Under World Rugby medical guidelines, on return, players will be required to sign a document in which they accept the risk, raised by the Covid-19 Pandemic, to themselves and their families relating to un-intended transmission of the virus.

The Gaelic Athletic Association (“GAA”) governing the two other main sports in Ireland, Gaelic football and hurling. Both games are amateur, but the All-Ireland Football and Hurling Championships attract crowds of up to 80,000 during the Summer months, as well as demanding almost professional-level commitment from players and coaches. The GAA has indicated that it does not foresee the return of its games while social distancing remains in place. This could conceivably be for a number of years.

The Roadmap to Recovery

On 1 May, the Government published its Roadmap to reopen gradually the country.

Phase one commenced earlier this week and allowed golf courses and tennis courts to reopen. Phase five is scheduled to commence on 10 August (this is, of course, subject to change), but there is confusion as to when most sporting activities may be in a position to re-commence. For example, phase four (20 July) refers to permitting sports team leagues (e.g. soccer and GAA) but only where limitations are placed on the numbers of spectators and where social distancing can be maintained. It is not clear how social distancing can be maintained in such team sports.

Phase three envisages “behind closed doors” sporting activities events where arrangements are in place to enable participants to maintain social distancing. Phase five may permit sports spectatorship only in accordance with attendance restrictions and where social distancing can be complied with, while Horse racing will be Ireland’s first sport to return to any meaningful degree. ‘Behind closed doors’ racing will recommence on 8 June in Ireland.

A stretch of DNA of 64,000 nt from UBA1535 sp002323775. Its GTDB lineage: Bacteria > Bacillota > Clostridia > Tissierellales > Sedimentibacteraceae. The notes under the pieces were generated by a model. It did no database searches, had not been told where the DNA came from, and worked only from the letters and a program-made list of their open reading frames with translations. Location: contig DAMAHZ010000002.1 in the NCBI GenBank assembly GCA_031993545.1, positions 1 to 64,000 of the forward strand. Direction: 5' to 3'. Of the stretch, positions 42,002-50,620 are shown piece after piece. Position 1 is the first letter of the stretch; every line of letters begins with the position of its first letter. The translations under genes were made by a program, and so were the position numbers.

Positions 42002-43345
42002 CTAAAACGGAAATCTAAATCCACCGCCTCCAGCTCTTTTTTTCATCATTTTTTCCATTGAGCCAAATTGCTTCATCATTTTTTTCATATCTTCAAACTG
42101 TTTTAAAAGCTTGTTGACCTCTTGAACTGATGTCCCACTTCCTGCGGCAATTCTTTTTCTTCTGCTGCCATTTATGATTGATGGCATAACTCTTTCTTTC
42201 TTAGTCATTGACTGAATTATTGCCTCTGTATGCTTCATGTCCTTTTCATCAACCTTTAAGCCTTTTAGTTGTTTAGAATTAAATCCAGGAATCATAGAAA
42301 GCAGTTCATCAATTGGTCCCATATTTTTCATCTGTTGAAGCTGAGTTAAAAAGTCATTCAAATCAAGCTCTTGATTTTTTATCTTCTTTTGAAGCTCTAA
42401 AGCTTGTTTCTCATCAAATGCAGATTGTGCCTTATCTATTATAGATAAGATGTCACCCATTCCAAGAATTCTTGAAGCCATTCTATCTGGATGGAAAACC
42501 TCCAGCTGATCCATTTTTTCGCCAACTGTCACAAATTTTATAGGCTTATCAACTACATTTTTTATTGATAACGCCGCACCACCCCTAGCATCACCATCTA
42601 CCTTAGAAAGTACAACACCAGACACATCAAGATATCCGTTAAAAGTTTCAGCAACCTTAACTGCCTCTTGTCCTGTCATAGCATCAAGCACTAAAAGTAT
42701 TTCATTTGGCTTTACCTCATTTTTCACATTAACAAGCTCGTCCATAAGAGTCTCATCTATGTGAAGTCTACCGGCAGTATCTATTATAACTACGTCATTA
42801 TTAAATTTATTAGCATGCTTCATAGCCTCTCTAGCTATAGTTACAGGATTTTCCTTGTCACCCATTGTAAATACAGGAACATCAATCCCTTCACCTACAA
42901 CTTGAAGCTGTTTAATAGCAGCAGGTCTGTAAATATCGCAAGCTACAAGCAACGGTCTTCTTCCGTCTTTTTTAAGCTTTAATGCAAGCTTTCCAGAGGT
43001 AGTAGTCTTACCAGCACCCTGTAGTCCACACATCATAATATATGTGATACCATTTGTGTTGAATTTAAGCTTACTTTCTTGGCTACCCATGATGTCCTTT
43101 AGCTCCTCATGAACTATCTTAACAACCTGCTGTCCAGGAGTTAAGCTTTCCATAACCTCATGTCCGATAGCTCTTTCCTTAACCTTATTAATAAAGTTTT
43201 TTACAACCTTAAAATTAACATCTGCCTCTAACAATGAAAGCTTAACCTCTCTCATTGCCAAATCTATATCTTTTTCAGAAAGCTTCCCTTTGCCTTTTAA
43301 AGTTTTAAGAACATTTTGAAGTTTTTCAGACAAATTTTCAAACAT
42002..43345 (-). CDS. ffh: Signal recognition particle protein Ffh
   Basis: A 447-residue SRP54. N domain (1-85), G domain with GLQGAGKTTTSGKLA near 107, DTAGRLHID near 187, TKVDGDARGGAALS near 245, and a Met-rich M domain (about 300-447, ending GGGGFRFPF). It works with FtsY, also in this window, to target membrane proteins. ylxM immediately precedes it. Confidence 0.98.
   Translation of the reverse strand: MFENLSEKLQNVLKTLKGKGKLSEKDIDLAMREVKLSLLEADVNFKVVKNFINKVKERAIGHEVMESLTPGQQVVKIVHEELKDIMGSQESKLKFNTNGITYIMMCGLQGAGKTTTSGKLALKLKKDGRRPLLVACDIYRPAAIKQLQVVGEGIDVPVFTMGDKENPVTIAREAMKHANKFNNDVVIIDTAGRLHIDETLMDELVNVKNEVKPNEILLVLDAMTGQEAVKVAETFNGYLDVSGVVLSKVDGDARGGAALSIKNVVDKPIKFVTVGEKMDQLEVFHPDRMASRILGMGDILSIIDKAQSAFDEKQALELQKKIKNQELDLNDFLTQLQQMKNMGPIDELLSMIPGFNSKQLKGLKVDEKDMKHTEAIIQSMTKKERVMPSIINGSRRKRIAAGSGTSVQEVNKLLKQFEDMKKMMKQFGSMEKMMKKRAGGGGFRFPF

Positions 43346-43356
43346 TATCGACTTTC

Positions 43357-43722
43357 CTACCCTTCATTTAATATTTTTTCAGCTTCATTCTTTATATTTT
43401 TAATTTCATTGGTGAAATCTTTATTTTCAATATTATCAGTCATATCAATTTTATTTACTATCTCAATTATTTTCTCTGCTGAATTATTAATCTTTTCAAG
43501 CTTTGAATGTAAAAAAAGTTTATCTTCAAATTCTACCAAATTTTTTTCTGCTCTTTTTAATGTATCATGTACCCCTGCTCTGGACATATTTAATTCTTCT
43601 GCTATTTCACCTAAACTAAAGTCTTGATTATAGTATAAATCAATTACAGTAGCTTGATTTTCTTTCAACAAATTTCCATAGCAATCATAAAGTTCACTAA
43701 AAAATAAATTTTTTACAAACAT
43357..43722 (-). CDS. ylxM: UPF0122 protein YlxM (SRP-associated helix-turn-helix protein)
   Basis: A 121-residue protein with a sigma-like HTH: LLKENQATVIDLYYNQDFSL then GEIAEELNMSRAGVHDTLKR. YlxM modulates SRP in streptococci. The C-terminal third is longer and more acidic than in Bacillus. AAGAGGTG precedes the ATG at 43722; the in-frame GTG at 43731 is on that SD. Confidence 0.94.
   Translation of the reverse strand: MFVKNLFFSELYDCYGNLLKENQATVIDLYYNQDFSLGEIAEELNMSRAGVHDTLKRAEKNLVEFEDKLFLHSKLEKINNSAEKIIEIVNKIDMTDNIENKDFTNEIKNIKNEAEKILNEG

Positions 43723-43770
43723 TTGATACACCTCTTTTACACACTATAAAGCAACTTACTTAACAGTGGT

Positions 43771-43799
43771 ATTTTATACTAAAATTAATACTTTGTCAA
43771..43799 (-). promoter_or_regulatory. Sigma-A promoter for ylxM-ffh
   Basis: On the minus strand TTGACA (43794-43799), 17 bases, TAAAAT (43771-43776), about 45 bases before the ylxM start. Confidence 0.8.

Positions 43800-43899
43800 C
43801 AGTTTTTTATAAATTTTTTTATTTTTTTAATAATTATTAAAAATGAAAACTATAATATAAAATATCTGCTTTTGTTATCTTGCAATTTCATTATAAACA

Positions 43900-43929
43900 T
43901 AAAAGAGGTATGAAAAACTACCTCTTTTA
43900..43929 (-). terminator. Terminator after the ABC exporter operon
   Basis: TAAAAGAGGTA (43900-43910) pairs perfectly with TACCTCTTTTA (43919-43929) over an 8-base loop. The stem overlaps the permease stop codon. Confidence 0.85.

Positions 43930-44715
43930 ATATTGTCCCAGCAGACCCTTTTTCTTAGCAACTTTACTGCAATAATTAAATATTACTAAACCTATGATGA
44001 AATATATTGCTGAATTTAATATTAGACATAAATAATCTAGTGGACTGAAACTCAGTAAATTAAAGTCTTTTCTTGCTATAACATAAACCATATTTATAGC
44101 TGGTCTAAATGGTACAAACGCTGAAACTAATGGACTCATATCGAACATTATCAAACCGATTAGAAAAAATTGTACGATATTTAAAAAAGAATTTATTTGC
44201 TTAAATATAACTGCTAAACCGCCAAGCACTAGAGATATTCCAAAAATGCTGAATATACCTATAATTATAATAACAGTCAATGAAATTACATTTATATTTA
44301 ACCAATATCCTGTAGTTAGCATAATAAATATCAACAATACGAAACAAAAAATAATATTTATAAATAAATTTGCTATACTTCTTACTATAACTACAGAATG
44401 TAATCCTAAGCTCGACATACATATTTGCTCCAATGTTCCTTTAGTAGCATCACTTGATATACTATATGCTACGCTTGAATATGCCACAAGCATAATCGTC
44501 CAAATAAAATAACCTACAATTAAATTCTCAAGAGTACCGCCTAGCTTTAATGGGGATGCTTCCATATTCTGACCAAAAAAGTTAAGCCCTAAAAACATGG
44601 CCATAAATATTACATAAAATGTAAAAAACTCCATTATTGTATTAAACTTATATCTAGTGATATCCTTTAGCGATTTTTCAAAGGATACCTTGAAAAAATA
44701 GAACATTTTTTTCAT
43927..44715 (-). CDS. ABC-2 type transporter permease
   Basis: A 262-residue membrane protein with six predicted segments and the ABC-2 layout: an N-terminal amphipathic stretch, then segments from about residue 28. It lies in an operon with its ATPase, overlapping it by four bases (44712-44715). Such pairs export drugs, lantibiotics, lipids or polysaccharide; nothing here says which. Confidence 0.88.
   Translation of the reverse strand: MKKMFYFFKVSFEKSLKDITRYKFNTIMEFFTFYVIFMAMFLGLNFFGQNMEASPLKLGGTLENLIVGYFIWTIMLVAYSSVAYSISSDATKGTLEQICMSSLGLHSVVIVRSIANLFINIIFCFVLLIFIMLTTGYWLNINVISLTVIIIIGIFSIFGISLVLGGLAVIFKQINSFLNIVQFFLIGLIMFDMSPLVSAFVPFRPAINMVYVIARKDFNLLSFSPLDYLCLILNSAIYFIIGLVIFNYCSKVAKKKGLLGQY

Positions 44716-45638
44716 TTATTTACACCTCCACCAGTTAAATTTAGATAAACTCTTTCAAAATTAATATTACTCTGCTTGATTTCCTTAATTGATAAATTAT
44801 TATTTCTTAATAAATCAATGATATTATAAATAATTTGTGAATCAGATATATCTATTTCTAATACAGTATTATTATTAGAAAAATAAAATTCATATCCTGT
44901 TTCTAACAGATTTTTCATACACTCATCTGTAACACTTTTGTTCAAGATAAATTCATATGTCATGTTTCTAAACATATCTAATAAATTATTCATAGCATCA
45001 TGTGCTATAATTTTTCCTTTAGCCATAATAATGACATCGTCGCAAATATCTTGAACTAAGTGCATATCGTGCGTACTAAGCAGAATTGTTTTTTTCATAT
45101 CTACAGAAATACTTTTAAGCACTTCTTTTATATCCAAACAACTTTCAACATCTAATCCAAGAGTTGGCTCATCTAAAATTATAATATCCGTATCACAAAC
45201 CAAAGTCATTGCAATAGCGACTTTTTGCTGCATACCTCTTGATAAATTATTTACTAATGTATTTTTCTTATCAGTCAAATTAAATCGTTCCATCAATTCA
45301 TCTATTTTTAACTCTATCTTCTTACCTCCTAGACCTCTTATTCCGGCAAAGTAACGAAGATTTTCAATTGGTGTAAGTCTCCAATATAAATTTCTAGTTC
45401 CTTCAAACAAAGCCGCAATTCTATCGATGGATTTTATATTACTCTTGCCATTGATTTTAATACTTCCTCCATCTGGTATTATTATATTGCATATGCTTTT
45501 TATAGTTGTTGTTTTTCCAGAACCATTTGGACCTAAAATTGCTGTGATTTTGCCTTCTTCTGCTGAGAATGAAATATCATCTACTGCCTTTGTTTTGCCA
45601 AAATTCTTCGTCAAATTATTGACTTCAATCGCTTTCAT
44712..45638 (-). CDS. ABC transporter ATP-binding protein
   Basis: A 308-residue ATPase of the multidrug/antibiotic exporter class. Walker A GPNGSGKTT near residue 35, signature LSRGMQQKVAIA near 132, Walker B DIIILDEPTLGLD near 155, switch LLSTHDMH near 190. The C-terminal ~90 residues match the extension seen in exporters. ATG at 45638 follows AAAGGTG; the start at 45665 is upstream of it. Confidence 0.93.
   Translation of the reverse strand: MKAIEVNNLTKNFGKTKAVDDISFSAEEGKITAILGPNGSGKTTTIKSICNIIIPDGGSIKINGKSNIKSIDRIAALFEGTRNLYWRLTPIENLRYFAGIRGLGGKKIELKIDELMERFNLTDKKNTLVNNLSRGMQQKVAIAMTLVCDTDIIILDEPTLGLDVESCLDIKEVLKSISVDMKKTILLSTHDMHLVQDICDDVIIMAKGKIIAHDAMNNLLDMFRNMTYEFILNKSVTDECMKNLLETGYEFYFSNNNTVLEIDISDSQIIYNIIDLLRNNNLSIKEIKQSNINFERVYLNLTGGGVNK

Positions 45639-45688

In recent days, a ‘Return to Sport Expert Group’ has also been established by the Government to provide guidance to Ireland’s sporting bodies to prepare for the phased return to sporting activity in line with the Roadmap. This Group’s input is clearly required as the Roadmap does not provide clarity on many of the issues raised; and perhaps could not, given that it deals with almost every conceivable aspect of society.

The return to sport and particularly contact sports, such as soccer, rugby and GAA, seems uncertain despite the guidance of the Roadmap. With the implementation of each phase, the Government has indicated that it will not allow progression to the next phase unless the rate of infection (known as the R rate) remains below 1. It is currently estimated to be 0.5.

What is clear, however, is that the many benefits of sport, in terms of physical and mental health, not to mention the social aspects of sport, need to be weighed in the balance when considering the public health issues which arise in relation to a return to play.


Aidan Healy and Sean Coady may be contacted by e-mail respectively at ‘’ and ‘’